Non-public and public online community participation: Needs, attitudes and behavior

  title={Non-public and public online community participation: Needs, attitudes and behavior},
  author={Blair Nonnecke and Dorine Andrews and Jennifer Preece},
  journal={Electronic Commerce Research},
Nonpublic participation within an online community, often called lurking, occurs when an individual joins a community, but does not post. [] Key Result In general lurkers are less optimistic and less positive than those who post.

The Psychology of Online Lurking

Lurking, or passive online participation, is often defined as non-participation or minimal participation in online groups or communities. Although lurking has previously been considered a negative

Understanding lurkers in online communities: A literature review

A study of active and passive user participation in virtual communities

This study examines the individual and social factors influencing the participation intention of viewers and posters in virtual communities. Trust, reward, structural capital, and cognitive capital

Lurking as personal trait or situational disposition: lurking and contributing in enterprise social media

Analysis of patterns of participation by employees who are members of multiple online communities in an enterprise communities service proposes that contributing and lurking are partially dependent on a trait (a person's overall engagement), modified by the individual's disposition toward a particular topic, work task or social group.

Living and lurking on LiveJournal: The benefits of active and non-active membership

The data indicate that both active participants and lurkers receive similar benefits from their membership of LiveJournal in terms of their sense of community and satisfaction with experience of the community.

Motivations to participate in online communities

Examination of users from the theoretical perspectives of Uses and Gratifications and Organizational Commitment finds evidence that users may continue to participate in a site for different reasons than those that led them to the site.

Lurking in online participation and e-participation

  • Noella Edelmann
  • Psychology
    2017 Fourth International Conference on eDemocracy & eGovernment (ICEDEG)
  • 2017
This PhD aims to contribute to the body of knowledge on online participation, addressing in particular the online behaviors known as lurking. Lurking is probably the most common online behavior, so

Reviewing the Definitions of "Lurkers" and Some Implications for Online Research

It is necessary to understanding why users decide to lurk, what activities lurkers engage in, and whether the online environment is more valuable by turning lurkers into posters, to understand why lurking is important in online research.

A Study of Poster and Viewer Participation in SNS

This article studies the individual and social factors influencing the participation intention of viewers and posters in virtual communities. Reward, structural capital, and trust play a significant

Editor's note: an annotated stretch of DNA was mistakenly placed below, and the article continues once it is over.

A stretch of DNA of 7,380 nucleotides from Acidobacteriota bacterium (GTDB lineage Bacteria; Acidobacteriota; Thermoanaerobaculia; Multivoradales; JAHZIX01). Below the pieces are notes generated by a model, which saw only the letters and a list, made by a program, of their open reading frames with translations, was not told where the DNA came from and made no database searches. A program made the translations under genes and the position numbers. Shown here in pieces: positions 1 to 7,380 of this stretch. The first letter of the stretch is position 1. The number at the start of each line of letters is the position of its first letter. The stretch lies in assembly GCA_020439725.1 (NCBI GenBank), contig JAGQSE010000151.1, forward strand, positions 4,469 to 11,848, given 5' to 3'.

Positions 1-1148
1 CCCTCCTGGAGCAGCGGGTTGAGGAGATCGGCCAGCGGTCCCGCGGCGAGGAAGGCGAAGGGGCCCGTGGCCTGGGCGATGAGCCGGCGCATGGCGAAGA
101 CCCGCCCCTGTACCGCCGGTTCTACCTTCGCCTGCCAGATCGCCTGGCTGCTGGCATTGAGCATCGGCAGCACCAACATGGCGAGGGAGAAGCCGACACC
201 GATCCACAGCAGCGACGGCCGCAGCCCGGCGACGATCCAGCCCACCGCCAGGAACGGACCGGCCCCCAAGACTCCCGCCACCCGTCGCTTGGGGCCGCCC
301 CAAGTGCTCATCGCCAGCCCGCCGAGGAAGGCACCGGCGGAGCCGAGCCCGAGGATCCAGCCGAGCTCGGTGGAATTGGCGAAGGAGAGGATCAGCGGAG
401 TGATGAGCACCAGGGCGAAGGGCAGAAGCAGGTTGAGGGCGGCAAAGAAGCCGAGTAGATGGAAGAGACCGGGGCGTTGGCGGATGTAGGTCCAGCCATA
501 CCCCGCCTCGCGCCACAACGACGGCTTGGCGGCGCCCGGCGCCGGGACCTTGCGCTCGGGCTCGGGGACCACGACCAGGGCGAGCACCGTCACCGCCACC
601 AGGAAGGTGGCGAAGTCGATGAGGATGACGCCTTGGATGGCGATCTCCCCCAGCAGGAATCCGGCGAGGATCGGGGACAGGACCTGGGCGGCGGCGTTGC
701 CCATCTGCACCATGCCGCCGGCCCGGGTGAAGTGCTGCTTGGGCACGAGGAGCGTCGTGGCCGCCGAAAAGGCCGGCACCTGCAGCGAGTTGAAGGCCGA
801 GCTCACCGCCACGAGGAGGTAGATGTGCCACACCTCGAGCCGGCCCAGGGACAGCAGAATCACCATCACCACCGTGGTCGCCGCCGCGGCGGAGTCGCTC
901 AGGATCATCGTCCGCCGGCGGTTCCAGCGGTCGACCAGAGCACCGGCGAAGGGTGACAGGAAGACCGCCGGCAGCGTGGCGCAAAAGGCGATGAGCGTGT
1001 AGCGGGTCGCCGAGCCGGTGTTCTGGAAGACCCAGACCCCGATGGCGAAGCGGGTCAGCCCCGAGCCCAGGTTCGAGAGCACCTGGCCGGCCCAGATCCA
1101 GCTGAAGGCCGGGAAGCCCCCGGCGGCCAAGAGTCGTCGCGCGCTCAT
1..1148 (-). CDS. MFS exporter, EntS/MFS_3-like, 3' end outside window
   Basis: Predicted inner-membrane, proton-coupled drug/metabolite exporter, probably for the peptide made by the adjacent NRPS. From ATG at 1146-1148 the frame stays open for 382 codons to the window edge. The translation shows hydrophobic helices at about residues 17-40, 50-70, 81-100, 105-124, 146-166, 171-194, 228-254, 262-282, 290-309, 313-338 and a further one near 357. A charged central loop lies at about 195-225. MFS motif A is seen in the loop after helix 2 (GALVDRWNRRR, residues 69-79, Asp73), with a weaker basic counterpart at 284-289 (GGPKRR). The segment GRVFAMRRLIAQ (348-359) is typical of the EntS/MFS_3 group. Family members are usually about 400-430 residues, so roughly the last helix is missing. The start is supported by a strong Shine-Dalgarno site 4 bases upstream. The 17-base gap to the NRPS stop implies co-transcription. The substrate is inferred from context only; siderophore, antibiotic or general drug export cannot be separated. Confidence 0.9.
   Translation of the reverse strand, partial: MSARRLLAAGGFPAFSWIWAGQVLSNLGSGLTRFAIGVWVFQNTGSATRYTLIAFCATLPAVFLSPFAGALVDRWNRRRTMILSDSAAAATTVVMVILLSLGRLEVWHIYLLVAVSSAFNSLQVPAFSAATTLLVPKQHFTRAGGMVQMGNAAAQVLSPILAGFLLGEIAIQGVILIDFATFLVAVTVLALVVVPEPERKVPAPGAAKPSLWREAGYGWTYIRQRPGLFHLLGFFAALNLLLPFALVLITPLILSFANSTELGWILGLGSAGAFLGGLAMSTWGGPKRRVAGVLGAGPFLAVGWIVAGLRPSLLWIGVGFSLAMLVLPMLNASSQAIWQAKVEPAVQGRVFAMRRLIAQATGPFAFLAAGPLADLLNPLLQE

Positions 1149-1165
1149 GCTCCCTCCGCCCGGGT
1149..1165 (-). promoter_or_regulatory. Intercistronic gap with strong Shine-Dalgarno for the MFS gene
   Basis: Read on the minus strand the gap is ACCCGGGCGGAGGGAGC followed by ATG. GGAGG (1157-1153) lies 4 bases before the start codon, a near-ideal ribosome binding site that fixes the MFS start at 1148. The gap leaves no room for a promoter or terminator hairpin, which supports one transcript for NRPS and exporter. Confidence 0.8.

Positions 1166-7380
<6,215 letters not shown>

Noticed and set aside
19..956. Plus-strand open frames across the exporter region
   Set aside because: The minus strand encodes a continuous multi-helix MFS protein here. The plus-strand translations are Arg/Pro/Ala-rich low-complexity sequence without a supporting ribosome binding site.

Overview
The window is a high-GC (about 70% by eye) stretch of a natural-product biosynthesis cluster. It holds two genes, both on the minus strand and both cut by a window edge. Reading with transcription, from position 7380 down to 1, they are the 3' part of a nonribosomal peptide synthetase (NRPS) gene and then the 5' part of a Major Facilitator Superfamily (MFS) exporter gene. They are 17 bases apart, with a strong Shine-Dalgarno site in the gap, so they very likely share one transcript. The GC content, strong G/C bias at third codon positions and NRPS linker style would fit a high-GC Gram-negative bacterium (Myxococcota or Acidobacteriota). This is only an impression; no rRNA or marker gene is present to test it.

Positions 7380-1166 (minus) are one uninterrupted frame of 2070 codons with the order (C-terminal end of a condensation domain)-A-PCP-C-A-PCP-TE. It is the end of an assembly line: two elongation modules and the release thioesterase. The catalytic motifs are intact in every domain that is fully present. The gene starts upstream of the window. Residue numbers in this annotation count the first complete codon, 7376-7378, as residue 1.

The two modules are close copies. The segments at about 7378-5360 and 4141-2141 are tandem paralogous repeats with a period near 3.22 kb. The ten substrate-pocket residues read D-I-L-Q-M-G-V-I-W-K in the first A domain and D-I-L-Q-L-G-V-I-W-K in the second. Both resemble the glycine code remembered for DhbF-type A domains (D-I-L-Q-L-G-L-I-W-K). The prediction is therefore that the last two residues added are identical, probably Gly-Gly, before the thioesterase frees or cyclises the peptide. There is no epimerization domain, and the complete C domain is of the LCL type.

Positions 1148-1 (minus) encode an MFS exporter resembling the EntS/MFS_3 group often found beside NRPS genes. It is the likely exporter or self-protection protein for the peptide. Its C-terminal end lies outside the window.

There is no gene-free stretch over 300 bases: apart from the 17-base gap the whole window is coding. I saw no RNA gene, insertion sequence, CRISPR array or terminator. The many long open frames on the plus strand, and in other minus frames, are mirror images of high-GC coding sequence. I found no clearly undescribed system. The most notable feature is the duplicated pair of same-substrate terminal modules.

The top five reasons for lurking: improving community experiences for everyone

Shedding Light on Lurkers in Online Communities

Lurkers are reported to make up a sizable proportion of many online communities, yet little is known about their reasons for lurking, who they are, and how they lurk. In this study, interviews with

De-lurking in virtual communities: a social communication network approach to measuring the effects of social and cultural capital

A novel way of measuring social and cultural capital, situational antecedents of lurking and de-lurking is proposed and some directions towards measuring active participation in virtual communities are provided.

Developing an optimal match within online communities: an exploration of CMC support communities and traditional support

This study investigates the complementary nature of face-to-face and computer-mediated social support and the development of a context through which hyperpersonal communication can develop within


The goal of this paper is to address the question: ‘why do lurkers lurk?’ Lurkers reportedly makeup the majority of members in online groups, yet little is known about them. Without insight into

Designing and evaluating online communities: research speaks to emerging practice

It is pointed out that standard evaluation techniques are inadequate for evaluating online communities because they do not address sociability and two approaches from research are proposed that attempt to draw directly on what community users want.

A multilevel analysis of sociability, usability, and community dynamics in an online health community

The significant findings of this study include: dependable and reliable technology is more important than state-of-the-art technology in this community; strong community development exists despite little differentiation of the community space provided by the software.

Lurker demographics: counting the silent

This paper presents a demographic study of lurking in email-based discussion lists (DLs) with an emphasis on health and software-support DLs, finding that health-supportDLs have on average significantly fewer lurkers than software- support DLs.

Electronic Survey Methodology: A Case Study in Reaching Hard-to-Involve Internet Users

Quality criteria for electronic survey design and use based on an investigation of recent electronic survey literature are presented and suggest how the use of some criteria may conflict and what researchers may experience when conducting electronic surveys in an online culture in which people are not tolerant of intrusions into online lives.

Online Communities: Designing Usability and Supporting Sociability

Jenny Preece provides readers with an in-depth look at the design of effective online communities and details the enabling technologies behind some of the most successful online communities.